So far this year, Bangor police and firefighters have administered a combined total of 90 Narcan doses to people in the midst of an opiate overdose.
"If they have the Narcan, generally, a friend will administer or a family member prior to even calling us. And we may not even receive that call now," Bangor Assistant Fire Chief Dennis Nadeau said.
In Maine, Narcan is only available with a prescription. However, 46 states allow Narcan to be sold without a prescription.
"We showed up at one call not too far from the police station for an overdose because a friend had called with a lot of panic in their voice. And by the time we got there the person they had called about, I guess you might say, had been rescued by Narcan from a friend," Bangor police Sgt. Wade Betters said.
While the Bangor Fire Department's emergency medical technicians started administering the naloxone nearly 20 years ago, the police only started a couple of years ago.
"I would say the numbers are pretty steady. And they'd be a lot higher if Narcan wasn't available," he said.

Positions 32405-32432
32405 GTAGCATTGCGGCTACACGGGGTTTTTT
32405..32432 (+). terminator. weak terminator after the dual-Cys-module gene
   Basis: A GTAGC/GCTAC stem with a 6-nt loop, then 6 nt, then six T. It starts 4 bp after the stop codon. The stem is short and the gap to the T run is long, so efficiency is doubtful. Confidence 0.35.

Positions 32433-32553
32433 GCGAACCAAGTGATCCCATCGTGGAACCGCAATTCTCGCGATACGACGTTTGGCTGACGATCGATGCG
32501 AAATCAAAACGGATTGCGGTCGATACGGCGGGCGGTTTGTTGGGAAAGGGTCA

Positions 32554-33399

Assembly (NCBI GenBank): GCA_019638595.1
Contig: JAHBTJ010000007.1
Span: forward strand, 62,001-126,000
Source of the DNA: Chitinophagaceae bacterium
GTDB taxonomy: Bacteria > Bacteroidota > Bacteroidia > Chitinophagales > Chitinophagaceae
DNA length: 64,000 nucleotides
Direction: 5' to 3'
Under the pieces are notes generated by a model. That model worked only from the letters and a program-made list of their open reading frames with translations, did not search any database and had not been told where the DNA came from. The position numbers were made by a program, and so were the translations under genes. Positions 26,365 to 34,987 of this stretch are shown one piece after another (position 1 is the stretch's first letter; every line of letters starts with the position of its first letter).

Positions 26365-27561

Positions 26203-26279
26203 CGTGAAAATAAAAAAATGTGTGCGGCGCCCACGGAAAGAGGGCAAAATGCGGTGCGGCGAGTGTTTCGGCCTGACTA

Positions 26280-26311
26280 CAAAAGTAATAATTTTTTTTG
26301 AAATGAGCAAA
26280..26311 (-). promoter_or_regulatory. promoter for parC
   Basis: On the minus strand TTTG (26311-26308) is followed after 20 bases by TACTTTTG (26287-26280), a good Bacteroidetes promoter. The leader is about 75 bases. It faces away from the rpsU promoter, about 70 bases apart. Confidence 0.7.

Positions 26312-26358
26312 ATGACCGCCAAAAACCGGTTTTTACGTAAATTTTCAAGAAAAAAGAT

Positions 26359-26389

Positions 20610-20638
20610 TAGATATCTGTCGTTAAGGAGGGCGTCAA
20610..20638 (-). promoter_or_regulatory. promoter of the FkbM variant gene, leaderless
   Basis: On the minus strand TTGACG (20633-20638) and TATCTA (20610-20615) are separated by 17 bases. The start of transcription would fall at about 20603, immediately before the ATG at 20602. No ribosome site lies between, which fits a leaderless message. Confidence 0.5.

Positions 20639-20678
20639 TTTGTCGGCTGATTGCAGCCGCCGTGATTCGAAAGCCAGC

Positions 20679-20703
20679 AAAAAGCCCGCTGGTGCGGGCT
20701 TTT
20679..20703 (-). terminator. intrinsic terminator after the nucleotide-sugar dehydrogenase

Nadeau said it is uncommon for emergency rescuers to see the same faces more than once.
"I don't know if it's due to the fact once they've done this and you've woke them up, and the Narcan woke them up, and you say, "Hey, you just died,' if it curbs that," he said
In Betters' experience, it is rare for any of those brought back to life from an overdose to be grateful.
"I don't think I've ever been to one where the patient themselves has been openly thankful or appreciative. Usually, it's the other way. They're a little upset," Betters said.
It often is said by drug agents, counselors and first responders that drug addiction knows no socio-economic boundaries. When Bangor's first responders head to drug overdose calls, they go to upscale and rundown neighborhoods and eveywhere in between.